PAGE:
If you missed our last post about Plitvice National Park, Korenica and our innate ability to wander into international incidents, you can get up to date here.
A mere 4 hours bus journey from Plitvice, on the Dalmatian coast, lies the city of Split. Croatia’s 2nd largest city, Split’s history began way back in the fourth century when Roman emporer Dioclesian decided to build his retirement palace there. This palace now forms the heart of Split Old Town, a labyrinthine maze of alleys and passageways that cry out to be investigated. This would be the location of our next and penultimate stop in Europe.
We travelled by bus into the town centre before attempting to board a local service to the town of Stobrec, about 6km away. This is where our hostel was and we were pleased to hear, after a day of travelling, that the number 25 bus would drop us right outside. So, we dragged our backpacks to the bus stop and waited. After a while, consulting the timetable told us that our chariot should have arrived and ferried us off by now, but being used to a slightly less than punctual service elsewhere on our trip, we waited some more. The bus never came.
Every other bus came and went. In all directions people were happily hopping onto buses while we sat with furrowed brows and increasingly itchy feet. Eventually, we hailed a cab and shelled out valuable kuna, cursing the stupid number 25 and it’s stupid timetable as we went.
Upon arriving at the hostel/guesthouse, we found the address and confidently marched up and through the front door. The door led straight into a kitchen, occupied only by a single old lady who seemed somewhat startled by our sudden appearance. Throwing our bags down to the ground and sinking into the chairs that sat around an empty dining table, we waited to be greeted by our host. After a few minutes, we realised that the old lady was still staring at us with a confused look on her face. She had the expression of someone trying to workout who we were and what on earth we were doing. As time passed and despite the language barrier, she offered us a drink utilising the universal symbol of pointing at the tap. We sat uncomfortably at the table with old lady until finally, our host arrived.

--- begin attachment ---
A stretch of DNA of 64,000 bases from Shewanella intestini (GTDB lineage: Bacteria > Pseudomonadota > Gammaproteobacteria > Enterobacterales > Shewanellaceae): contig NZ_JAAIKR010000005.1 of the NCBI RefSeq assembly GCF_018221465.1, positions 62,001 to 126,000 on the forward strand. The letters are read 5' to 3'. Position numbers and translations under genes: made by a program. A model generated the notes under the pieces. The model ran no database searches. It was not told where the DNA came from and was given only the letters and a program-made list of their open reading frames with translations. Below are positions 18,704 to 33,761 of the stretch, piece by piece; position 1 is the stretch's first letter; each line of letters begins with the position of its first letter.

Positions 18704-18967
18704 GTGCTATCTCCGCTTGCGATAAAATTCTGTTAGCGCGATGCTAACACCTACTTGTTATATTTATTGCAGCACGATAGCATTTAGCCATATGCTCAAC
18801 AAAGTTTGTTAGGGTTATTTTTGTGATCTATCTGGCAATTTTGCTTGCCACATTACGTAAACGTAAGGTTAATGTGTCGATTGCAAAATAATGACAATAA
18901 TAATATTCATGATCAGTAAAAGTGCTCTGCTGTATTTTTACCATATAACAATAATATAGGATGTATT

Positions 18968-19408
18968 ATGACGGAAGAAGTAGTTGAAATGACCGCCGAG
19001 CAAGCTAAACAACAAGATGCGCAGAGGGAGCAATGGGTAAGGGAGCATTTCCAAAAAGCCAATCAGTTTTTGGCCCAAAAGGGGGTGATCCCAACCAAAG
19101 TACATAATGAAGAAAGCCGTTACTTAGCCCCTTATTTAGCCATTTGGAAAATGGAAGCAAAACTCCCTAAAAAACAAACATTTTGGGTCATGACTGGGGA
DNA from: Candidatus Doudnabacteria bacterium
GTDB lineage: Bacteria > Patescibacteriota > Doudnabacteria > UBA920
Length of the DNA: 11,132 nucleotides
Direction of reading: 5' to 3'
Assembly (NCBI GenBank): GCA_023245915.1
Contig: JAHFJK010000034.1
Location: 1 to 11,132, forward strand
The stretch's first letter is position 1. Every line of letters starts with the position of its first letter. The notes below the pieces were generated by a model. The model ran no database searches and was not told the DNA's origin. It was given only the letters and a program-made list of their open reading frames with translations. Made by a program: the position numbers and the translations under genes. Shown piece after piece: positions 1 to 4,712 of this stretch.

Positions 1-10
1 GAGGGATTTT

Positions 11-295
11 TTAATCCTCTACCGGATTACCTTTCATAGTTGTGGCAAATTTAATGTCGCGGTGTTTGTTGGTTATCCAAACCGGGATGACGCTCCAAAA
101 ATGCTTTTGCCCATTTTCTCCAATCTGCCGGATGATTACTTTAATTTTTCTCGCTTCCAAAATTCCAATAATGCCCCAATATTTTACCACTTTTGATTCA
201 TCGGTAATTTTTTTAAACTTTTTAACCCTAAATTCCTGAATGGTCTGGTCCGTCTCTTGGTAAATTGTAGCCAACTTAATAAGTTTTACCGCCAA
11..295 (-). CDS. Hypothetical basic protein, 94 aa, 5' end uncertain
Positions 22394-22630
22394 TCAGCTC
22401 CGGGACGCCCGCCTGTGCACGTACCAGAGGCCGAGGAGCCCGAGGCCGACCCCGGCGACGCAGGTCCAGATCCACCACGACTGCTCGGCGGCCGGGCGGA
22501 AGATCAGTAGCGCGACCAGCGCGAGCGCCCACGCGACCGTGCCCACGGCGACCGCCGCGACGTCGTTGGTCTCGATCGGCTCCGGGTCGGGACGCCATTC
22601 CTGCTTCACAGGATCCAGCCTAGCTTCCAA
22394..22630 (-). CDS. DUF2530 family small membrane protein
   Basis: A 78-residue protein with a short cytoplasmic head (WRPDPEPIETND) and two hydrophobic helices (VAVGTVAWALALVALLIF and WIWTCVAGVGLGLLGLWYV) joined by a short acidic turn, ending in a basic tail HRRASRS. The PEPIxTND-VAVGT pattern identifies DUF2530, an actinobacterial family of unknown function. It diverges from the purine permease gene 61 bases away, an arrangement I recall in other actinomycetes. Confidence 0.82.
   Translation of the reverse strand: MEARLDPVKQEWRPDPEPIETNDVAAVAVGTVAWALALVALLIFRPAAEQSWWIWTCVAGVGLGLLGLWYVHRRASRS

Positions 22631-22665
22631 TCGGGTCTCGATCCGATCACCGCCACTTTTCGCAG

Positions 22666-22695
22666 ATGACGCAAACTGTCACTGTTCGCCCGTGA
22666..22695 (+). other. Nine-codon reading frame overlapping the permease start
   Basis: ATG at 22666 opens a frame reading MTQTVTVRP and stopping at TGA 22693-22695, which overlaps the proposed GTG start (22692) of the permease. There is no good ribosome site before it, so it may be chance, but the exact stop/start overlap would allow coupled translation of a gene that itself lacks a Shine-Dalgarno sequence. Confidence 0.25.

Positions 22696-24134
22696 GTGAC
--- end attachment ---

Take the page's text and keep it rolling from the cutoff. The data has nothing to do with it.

“Not here. Come, rooms upstairs.” he said as he beckoned us back out of the door that we had come through. It dawned on us that having entered the wrong door, we had just blundered directly into an old womans kitchen, sat ourselves down and helped ourselves to her hospitality without her having the slighest idea who the hell we were. No wonder she looked so utterly bemused by the whole thing!
This was a less than auspicious start to our time in Split, it could only get better.
Thankfully it did. The next day we woke to beautiful sunshine and, being in a seaside town, we did the only reasonable thing we could, we picked up our towels and headed for the beach.
Weeks of walking around in unseasonably hot weather had enabled us to build up a fairly decent tan but only in those areas not normally covered by clothes. Peeling up my t-shirt sleeves revealed a pasty white and highly reflective surface that was only highlighted by comparison to my newly tanned forearms. Being shirtless looked ridiculous and we needed to set about redressing the balance. This would be our opportunity to do that.
A few hours of relaxing on the beach and swimming in the waters of the mediterrainean later and we were both nicely burned and ready to explore Split.
Finally realising that the day before had been a national holiday, hence the lack of buses, we found a timetable and managed to board the No. 25 heading into Split.
We headed straight for Old Town and, entering via the catacombs, emerged out into the ancient open area at the heart of Dioclesian’s Palace.
Once we had admired the courtyard, we dove into one of the many alleyways and attempted to get lost. A feat that we achieved at lightening speed.
Just about wide enough for two people to pass one another, the alleys of Split Old Town are a wonder all by themselves. They are a literal maze of passages, each one leading you to some hidden gem that you had idea was there until you were right on top of it.
One of the amazing things about Split is the way that the modern world sits intertwined with the old. In many other countries, a site like Dioclesian’s Palace and Old Town would be protected and shut away. In Split people actually live in the remains of the old city. Many of the alley ways, filled with tourists, are also bedecked with the drying clothes of their residents. In many ways that brings you closer to the things that you see along the way.
Coming out of the passages of Old Town, the harbour and waterfront are much more modern. A long promenade dominates the harbour area, with a procession of bars and restaurants all eager to flog their wares to the latest boat load of tourists.
We had heard of a vantage point that overlooked the city in the nearby Marjan Park so we made our way around the harbour and up the many stairs to the park entrance. This was just the beginning though, walking through the park we reached the bottom of the hill where the lookout was and stared sweatily at the sign which stated there were another 400 steps to the top. Hot and weary, we slowly made our way up and took in the view that we’d worked so hard to see.
The rest of our time in Split was a pretty relaxed affair. Our legs had put in some serious work over the previous few days, so we settled into the holiday vibe and spent much of the rest of our time here with our feet up, enjoying a beer and watching the world go by. After all, we needed to keep something in the tank for Dubrovnik.